One of the familiar themes heard at broadcast conferences around the globe is encroachment of so-called disruptive players into the pay TV space. Unencumbered by expensive, and often ageing, distribution infrastructures such as cable or satellite, these upstarts are piggybacking existing broadband networks to get their content to customers. This over the top (OTT) approach allows streaming media providers to keep their costs down and these savings can in turn be passed on to consumers.
The mantra “content is king” still holds true of course. The incumbents will face increasing competition for first run premium programming from the new OTT players, as exemplified by Netflix securing the rights for the final season of Breaking Bad in the UK. Add to this the new competitors producing their own content, and the prospect of cord-cutting looms ever larger.
OTT provider Amazon Prime Instant Video stepped up its TV ambitions this week by entering the (increasingly crowded) market for connected TV streaming devices. The move was to be expected as the company seeks to take advantage of additional avenues from its expanding media catalogue, which now takes in various subscription and on-demand services for film, TV, music and games. This strategy has already proven a success through the company’s Kindle Fire tablet range.
What is perhaps more surprising is that Amazon has taken a set top box (STB) approach at all when compared to the lower cost dongle option Google has taken. Instead, Amazon looks to differentiate through a relatively high-spec puck device that arguably has more in common with Android-toting micro-consoles such as the Ouya than Google’s Chromecast. Amazon’s emphasis here would appear to be on quality of experience. Recurring themes in early reviews have been the slickness of presentation, speed, and usability.
While having the ability to play “proper” games via Fire TV with an optional controller is fairly interesting. Theone aspect that the Fire TV device seems to have over Xbox is voice search that actually works. One of the key challenges faced by consumers using VOD libraries has been the difficulty in finding something to watch quickly and efficiently. The strength Amazon offers lies in its proven expertise in personalisation and recommendations and, factoring in voice, this seems like a truly next generation technology. Cutting out fiddly remotes from search may also offer the company a viable message to take the Amazon Prime service to senior audiences.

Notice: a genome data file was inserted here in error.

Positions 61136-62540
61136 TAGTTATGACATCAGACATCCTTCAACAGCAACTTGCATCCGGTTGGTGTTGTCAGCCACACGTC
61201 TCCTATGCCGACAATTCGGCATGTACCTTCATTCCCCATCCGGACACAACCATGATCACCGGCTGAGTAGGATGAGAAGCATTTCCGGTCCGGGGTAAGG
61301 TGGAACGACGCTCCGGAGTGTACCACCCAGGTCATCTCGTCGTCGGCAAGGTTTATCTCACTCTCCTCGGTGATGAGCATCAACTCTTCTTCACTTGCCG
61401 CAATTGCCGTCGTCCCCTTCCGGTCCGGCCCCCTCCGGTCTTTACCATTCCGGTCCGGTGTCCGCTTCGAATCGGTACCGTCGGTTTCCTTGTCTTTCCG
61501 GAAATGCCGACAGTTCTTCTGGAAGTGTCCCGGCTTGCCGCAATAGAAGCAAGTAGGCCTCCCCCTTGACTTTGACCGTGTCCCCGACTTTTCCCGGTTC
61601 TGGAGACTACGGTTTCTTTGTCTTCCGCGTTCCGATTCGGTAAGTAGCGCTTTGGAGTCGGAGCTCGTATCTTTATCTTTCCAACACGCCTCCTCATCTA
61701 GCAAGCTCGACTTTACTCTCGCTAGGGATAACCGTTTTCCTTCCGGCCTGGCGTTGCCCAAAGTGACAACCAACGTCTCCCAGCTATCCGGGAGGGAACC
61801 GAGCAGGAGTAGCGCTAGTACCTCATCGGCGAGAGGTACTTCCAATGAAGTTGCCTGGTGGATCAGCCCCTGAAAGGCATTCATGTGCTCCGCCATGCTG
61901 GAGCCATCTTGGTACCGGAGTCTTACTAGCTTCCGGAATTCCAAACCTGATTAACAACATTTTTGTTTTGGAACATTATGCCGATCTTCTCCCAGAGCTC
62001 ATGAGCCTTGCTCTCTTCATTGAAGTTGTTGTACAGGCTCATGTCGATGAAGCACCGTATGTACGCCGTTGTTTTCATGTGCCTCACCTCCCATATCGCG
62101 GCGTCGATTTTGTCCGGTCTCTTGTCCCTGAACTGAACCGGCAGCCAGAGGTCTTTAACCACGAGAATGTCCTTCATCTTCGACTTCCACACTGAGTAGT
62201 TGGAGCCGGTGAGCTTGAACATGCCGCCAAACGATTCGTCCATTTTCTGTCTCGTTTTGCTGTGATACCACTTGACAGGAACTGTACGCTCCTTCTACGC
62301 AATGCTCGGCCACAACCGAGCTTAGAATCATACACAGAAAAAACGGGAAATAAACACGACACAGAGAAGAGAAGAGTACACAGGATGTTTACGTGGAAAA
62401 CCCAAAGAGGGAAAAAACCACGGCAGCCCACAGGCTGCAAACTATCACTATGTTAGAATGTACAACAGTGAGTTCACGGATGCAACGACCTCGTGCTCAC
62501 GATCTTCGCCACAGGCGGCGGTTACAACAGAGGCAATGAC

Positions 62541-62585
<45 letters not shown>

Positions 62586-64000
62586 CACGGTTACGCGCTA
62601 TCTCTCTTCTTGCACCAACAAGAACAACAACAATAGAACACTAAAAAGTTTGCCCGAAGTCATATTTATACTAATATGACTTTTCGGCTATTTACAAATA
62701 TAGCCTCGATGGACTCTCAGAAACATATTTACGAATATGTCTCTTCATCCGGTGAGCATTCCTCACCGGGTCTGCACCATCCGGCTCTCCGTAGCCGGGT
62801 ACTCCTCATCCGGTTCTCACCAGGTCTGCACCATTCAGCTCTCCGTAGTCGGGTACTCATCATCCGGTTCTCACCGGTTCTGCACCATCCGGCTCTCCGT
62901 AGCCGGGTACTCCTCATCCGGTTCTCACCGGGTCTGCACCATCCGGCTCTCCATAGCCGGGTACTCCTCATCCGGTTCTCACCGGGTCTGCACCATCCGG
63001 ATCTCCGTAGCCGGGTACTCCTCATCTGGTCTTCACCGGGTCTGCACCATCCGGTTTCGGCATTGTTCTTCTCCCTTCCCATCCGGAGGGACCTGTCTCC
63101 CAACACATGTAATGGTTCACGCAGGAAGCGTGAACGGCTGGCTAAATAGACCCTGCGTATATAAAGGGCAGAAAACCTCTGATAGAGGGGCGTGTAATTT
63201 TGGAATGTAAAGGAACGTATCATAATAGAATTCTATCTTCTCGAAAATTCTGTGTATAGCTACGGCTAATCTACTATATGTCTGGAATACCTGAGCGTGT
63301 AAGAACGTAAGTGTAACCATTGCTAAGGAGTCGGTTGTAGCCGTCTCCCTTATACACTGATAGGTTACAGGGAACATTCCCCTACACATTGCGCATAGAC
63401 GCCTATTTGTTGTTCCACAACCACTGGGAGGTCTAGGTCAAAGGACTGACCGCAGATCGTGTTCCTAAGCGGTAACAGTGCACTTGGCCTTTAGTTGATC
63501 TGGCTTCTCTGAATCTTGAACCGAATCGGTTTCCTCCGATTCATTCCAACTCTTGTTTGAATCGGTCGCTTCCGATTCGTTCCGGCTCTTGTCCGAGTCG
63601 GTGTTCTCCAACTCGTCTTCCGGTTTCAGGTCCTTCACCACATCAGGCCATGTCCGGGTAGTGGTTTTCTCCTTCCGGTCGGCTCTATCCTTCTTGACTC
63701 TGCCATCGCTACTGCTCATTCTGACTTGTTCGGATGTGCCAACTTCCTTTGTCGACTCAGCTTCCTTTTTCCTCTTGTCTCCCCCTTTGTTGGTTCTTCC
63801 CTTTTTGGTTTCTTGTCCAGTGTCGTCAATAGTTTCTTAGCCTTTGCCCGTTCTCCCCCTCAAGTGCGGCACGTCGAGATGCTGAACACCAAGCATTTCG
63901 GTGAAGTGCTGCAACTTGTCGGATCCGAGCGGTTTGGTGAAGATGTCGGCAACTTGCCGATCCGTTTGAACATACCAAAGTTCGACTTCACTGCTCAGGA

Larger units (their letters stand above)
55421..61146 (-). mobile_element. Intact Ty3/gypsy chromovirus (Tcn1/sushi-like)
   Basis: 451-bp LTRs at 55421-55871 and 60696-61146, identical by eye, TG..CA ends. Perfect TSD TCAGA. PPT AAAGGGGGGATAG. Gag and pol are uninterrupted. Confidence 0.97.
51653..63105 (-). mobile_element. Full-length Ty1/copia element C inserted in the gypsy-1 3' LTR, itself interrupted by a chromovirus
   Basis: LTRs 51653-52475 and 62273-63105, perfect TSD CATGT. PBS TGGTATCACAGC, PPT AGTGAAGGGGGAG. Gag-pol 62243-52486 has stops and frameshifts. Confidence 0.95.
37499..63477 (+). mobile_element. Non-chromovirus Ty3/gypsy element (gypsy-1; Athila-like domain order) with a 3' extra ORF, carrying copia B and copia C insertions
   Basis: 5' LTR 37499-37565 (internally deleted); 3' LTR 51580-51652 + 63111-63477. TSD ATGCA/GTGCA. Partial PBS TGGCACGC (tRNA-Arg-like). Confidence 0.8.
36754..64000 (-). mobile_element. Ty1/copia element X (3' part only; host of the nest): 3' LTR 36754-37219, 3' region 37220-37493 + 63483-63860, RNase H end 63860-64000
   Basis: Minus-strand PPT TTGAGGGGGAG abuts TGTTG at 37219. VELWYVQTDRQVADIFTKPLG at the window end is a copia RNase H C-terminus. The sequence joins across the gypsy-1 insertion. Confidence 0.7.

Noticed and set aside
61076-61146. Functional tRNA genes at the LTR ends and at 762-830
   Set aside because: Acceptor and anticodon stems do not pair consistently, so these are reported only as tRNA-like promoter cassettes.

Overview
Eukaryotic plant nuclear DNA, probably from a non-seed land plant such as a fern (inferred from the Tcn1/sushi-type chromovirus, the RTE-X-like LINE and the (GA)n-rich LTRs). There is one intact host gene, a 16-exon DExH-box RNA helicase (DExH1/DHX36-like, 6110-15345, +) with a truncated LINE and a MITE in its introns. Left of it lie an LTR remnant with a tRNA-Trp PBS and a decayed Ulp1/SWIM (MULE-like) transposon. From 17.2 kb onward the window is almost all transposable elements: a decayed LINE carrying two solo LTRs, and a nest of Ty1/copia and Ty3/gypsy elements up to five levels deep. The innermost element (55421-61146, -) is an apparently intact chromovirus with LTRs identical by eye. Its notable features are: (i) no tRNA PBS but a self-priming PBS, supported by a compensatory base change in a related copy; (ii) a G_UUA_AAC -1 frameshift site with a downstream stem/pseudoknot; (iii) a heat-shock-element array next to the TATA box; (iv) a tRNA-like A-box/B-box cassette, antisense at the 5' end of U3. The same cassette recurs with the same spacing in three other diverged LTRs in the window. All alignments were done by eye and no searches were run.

While competitors such as Google and Apple are agile enough to keep up both in terms of software and hardware, the incumbent pay TV providers are not geared up to maintaining the same speed of innovation. In the UK, BSkyB has been working hard to future-proof its offer. The company recently rolled out a new Sky TV Electronic Programming Guide (EPG) that places equal emphasis on linear and on demand content. It also features a search bar prominently on the home page, although at the time of writing, search support does not extend to compatibility with companion devices.
As the competition from lower cost OTT providers becomes increasingly credible, pay TV operators would be advised to provide more flexible options to customers. This fact has clearly not been lost on BSkyB. Even though the market for connected TV dongles is still relatively niche, the company has released its own Now TV device aimed at consumers who don’t wish to commit to a lengthy subscription. By offering pay-as-you-go and pay-per-view options though its own dongle, as well as through apps available on third party devices, the provider is giving itself the options it needs to operate in a more competitive market.
Sky and its peers are clearly looking to the long-term and the future for standalone STBs has perhaps started to look less secure. While it is in the operators’ best interests to keep their customers within the walled gardens of their own subscription STBs, there are signs this will not a viable prospect indefinitely. This is signalled by the providers’ efforts to make their content available through apps, as pioneered by the BBC’s iPlayer, and this could point to the future for the industry.
Spec-wise, Amazon’s Fire TV compares to current generation smartphones, but the mobile sector is engaged in an arms race that sees each year throw up increasingly powerful handsets. There are already 4G models on the horizon and multiple apps for both screen-mirroring and casting media to WiFi-ready TVs, which could make STBs redundant altogether. Amazon has been rumoured to be working on a smartphone for some time now and it may well be that the next upgrade to Fire TV could simply be a phone. Digital natives are so wedded to their handsets, the appearance of a viable mass market Android STB could signal the first step of a worrisome trend to operators. However, whether the traditional subscription pay TV market will be ready to relinquish their STBs will be a tough call to make.